Global Positioning System - GPS Planning
 

Planning is a most important part of data collection. Without good planning, the GPS data may be of poorer quality. This will also effect any end products such as GIS data layers.

Almanac

Most GPS software packages come with a module that enables the data collector to assess the satellite conditions before going into the field.  First, the user will create an Almanac of satellites by putting the rover unit in an open area and collecting satellite transmissions for about four or five minutes.  Most units will display some type of message once the Almanac has been completely loaded into the receiver.  The Almanac is then downloaded into the planning module on a personal computer. 

After downloading the Almanac, the user enters critical information such as current latitude, longitude, and elevation for the proposed field work site.  The planning module can then create charts that give the user information (based on the Almanac and the critical information discussed above) on the best times of any given day to do the data collection in the field. 

Figure 2: Typical PDOP Chart

(SIC 2002)

The most useful charts available for planning are those that show the number of available satellites and PDOP (Position Dilution of Precision)[See Figure 2].  For high accuracy data, a minimum of six available satellites is required.  However, a minimum of four is needed at any given time to calculate a geographic position unless elevation is known. In such situations, only three satellites are necessary to obtain a geographic position.  In general, better data will result from more satellites in good positions in the sky.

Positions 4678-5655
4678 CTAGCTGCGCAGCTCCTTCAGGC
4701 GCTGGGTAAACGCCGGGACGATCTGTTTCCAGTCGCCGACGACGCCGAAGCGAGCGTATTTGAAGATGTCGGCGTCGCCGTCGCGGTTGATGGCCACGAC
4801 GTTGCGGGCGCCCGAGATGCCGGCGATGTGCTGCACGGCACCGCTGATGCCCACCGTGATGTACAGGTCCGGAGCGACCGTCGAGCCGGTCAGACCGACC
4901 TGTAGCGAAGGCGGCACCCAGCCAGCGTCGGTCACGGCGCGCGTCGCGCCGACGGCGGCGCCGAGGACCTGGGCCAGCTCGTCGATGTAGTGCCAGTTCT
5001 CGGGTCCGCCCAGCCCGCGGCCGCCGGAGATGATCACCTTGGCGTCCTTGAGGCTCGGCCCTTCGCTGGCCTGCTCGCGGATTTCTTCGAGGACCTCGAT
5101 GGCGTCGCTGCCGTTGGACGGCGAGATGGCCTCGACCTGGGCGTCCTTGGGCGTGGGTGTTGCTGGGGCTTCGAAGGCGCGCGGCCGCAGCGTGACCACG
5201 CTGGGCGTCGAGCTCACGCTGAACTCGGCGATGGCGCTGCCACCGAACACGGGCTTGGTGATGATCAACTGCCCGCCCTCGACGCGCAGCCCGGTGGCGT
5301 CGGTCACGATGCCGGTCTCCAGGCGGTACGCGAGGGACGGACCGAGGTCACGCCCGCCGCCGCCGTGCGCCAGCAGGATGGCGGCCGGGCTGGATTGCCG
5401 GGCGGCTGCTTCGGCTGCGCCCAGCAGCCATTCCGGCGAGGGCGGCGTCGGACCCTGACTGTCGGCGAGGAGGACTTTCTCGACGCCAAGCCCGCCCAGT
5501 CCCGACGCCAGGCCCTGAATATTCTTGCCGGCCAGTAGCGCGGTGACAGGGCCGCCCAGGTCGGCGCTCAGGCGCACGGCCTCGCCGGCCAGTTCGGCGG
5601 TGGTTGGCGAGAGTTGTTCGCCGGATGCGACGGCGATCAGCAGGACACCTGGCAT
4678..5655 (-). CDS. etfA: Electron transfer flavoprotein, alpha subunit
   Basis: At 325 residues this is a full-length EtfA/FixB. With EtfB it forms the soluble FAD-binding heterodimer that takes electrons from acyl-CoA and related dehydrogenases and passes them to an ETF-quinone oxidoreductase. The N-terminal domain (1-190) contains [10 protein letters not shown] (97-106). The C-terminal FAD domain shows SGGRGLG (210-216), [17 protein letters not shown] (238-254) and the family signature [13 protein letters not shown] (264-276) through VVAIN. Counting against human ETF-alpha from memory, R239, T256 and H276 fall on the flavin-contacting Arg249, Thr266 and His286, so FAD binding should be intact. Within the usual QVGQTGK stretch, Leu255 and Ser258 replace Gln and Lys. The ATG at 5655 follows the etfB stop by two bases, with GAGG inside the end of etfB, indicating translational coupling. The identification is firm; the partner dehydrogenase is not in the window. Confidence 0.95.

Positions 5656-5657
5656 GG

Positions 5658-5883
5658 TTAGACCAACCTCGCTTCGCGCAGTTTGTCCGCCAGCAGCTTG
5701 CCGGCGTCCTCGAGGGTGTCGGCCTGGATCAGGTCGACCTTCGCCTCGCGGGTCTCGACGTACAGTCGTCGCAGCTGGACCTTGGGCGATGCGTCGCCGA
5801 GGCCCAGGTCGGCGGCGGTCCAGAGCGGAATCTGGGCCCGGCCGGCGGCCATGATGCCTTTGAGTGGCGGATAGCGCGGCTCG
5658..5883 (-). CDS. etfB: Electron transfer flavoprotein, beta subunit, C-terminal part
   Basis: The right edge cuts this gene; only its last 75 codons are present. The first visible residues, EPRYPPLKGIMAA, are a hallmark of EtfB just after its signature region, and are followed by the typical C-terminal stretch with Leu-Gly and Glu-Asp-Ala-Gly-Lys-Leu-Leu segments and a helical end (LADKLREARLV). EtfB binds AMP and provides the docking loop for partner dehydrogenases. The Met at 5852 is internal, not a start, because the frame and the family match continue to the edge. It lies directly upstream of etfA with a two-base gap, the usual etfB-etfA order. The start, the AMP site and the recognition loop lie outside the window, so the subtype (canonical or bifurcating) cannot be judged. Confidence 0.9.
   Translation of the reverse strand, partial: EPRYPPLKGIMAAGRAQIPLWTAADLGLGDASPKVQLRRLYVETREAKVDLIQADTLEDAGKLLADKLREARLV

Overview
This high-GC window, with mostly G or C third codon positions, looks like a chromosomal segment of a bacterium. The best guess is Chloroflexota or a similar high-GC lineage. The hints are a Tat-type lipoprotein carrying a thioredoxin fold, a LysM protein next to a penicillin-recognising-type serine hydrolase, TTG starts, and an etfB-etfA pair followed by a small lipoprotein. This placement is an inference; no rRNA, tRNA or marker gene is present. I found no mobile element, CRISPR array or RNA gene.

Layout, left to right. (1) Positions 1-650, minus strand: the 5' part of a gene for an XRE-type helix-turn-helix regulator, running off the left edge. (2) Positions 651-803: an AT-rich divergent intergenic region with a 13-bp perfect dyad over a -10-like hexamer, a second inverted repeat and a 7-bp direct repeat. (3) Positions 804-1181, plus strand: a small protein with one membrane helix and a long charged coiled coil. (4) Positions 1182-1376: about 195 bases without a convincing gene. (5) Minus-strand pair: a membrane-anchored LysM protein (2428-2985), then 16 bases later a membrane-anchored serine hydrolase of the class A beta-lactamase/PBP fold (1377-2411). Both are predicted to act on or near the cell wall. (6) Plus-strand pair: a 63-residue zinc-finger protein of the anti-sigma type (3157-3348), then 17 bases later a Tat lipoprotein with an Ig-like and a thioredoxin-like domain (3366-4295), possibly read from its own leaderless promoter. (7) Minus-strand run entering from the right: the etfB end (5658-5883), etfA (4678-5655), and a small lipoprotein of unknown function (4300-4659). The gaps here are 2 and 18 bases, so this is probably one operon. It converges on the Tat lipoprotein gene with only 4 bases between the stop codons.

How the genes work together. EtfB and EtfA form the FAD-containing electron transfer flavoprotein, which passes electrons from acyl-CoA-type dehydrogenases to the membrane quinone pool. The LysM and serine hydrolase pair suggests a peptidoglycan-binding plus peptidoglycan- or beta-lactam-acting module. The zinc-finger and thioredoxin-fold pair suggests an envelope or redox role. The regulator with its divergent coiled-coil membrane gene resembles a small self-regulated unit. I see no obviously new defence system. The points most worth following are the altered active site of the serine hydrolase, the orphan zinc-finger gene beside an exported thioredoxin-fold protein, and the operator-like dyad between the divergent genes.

Data Dictionaries

A way to organize field data is to use a data dictionary within the rover unit.  A data dictionary is user-defined and stored in the rover unit prior to going into the field for data collection.  Because most of the data collected in demining will be incorporated into a GIS or translated into a hardcopy field map, most rover/field units use the traditional  “point, line, and area” methodology, because it fits well into a GIS.

In simple terms, a data dictionary gives the structure for data in a particular project.  The user defines a data dictionary by feature classes (points, lines, or areas), feature names, attribute names, and attribute values.  By doing this and collecting data in this way, data will already be in the desired “layers” ready for use in a GIS. Differential correction is often used to reduce the error, but this is not a requirement.


Rover Unit Settings

These are a few rover unit configuration setting recommendations that may help:

  • SNR - (Signal to Noise Ratio):  The higher the SNR, the more satellites received.  However, a high SNR can lead to faulty data
  • PDOP - 6 at most (this will prevent data collection when PDOP is greater than 6)
  • Coordinates - International Standards call for Degrees, Minutes, Seconds  (Use UTM only on a local basis)
  • Datum - WGS84


Base Station Note

The base station functionality is discussed in the "GPS Processing" section. When collecting GPS data for the purposes of mapping or ground truth verification, the data collector must be absolutely sure there is a GPS base station within 500 km and that it is operational, and that the data is accessible.

 

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